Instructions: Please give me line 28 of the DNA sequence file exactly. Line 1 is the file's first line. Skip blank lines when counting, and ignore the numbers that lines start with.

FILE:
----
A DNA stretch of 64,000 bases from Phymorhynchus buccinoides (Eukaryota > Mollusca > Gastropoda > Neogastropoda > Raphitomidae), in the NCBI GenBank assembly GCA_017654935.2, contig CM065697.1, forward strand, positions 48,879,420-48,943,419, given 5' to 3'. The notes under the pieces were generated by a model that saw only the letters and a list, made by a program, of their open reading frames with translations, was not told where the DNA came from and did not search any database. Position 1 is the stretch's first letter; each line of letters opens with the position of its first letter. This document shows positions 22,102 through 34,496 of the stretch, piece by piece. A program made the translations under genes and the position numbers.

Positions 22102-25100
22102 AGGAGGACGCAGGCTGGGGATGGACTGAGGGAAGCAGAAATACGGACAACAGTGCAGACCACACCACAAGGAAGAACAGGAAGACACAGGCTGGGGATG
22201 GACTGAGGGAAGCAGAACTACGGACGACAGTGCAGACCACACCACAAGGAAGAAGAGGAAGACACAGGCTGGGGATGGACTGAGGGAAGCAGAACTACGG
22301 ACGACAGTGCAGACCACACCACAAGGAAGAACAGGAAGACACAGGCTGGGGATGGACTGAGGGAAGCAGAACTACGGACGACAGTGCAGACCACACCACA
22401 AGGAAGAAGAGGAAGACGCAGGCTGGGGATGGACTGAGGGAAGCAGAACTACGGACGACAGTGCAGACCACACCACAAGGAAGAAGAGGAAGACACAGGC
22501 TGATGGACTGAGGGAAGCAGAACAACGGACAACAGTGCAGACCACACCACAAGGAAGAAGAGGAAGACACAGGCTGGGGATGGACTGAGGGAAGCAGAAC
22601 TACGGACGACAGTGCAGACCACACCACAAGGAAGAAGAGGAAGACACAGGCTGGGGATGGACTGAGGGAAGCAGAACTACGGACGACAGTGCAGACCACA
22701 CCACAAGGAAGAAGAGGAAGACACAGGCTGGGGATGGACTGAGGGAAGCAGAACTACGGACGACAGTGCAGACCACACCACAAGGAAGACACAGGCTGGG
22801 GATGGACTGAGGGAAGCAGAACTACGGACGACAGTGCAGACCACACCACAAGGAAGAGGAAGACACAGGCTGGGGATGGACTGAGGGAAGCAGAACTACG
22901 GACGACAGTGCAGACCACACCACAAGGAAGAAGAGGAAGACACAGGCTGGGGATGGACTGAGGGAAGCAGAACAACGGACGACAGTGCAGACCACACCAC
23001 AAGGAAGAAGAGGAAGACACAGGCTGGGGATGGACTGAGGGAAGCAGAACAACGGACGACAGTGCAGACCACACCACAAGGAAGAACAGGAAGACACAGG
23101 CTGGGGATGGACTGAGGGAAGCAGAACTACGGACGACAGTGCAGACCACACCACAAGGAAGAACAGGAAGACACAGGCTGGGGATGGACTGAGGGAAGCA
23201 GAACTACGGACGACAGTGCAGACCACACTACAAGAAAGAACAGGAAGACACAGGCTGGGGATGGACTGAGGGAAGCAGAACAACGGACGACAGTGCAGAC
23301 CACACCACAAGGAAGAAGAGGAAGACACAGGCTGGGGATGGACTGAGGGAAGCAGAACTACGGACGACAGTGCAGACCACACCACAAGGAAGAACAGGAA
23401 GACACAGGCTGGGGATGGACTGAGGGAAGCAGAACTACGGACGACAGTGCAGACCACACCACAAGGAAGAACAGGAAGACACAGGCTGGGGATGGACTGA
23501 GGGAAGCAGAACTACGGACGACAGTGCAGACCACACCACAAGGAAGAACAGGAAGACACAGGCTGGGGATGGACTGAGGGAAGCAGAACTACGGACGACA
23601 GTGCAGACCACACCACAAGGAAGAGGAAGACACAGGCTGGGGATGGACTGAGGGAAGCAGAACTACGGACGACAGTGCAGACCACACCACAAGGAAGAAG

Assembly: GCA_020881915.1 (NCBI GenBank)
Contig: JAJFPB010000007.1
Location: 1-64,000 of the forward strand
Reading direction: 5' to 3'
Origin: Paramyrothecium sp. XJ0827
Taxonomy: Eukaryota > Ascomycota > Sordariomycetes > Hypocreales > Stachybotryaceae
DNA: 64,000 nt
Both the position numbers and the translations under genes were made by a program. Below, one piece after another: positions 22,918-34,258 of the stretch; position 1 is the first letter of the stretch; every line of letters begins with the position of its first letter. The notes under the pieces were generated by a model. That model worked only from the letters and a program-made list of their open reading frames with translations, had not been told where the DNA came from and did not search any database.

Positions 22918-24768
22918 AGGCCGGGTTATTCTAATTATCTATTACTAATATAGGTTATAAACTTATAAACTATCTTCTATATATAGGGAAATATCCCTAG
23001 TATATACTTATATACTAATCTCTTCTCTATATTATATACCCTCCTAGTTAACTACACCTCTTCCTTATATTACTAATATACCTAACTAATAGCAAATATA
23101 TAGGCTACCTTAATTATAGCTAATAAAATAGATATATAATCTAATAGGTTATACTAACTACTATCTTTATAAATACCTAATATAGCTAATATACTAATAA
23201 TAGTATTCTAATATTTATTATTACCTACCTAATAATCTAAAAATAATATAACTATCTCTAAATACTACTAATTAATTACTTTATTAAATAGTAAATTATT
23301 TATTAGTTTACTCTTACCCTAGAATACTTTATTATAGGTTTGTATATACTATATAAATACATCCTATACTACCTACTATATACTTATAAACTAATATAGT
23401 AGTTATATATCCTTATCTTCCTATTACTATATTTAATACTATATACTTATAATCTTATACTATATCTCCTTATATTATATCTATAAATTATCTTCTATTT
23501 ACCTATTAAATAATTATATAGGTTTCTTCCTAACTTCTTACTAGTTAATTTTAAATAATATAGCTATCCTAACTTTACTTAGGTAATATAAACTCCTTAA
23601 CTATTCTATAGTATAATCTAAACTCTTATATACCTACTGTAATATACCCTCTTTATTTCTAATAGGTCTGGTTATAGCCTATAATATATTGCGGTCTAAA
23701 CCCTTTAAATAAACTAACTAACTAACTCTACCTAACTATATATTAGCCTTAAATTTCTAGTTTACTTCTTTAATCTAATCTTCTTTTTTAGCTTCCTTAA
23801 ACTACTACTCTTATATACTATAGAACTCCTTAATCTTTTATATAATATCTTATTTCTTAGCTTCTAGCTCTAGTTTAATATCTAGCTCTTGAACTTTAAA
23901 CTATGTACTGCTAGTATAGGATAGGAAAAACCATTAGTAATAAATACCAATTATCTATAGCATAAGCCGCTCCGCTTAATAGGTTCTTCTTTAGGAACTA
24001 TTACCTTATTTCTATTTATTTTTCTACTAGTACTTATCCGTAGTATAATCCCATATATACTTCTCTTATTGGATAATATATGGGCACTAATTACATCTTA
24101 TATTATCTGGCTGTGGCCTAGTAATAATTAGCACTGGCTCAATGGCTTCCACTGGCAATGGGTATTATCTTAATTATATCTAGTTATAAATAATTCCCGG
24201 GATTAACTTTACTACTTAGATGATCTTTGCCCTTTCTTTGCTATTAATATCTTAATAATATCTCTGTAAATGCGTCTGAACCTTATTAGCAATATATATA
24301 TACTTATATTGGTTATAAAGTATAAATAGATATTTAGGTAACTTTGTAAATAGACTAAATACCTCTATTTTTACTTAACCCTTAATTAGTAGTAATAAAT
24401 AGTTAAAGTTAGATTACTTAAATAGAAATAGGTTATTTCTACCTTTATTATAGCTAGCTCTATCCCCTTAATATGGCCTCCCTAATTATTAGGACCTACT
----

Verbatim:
22918 AGGCCGGGTTATTCTAATTATCTATTACTAATATAGGTTATAAACTTATAAACTATCTTCTATATATAGGGAAATATCCCTAG